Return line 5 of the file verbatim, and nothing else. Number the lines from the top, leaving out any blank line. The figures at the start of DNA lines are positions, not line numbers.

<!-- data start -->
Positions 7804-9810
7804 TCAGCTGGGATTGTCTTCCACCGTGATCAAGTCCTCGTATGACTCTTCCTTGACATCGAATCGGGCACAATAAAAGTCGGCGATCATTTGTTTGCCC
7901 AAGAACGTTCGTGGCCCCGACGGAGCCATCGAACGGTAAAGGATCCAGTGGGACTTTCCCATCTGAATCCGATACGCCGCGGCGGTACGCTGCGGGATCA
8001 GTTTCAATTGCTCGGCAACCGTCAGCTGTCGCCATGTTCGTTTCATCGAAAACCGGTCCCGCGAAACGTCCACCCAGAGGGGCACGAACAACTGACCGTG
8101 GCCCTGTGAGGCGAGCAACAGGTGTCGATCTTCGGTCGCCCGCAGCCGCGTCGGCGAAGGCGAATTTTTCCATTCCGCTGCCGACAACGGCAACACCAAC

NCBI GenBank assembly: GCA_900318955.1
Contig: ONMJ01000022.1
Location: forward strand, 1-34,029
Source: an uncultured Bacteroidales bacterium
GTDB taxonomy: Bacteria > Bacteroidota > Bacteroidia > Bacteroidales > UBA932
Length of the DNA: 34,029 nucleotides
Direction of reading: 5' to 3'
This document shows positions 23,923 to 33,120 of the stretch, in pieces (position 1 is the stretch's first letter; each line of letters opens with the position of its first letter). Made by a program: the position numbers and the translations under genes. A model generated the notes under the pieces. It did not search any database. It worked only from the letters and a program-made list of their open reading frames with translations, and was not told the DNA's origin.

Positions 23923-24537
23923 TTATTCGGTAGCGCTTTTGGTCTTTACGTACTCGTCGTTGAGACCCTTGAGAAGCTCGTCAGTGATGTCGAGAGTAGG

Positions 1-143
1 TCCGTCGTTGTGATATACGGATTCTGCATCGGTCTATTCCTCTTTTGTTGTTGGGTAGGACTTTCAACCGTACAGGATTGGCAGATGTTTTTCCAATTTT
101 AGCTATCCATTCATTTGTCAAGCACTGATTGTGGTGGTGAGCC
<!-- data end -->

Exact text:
8101 GCCCTGTGAGGCGAGCAACAGGTGTCGATCTTCGGTCGCCCGCAGCCGCGTCGGCGAAGGCGAATTTTTCCATTCCGCTGCCGACAACGGCAACACCAAC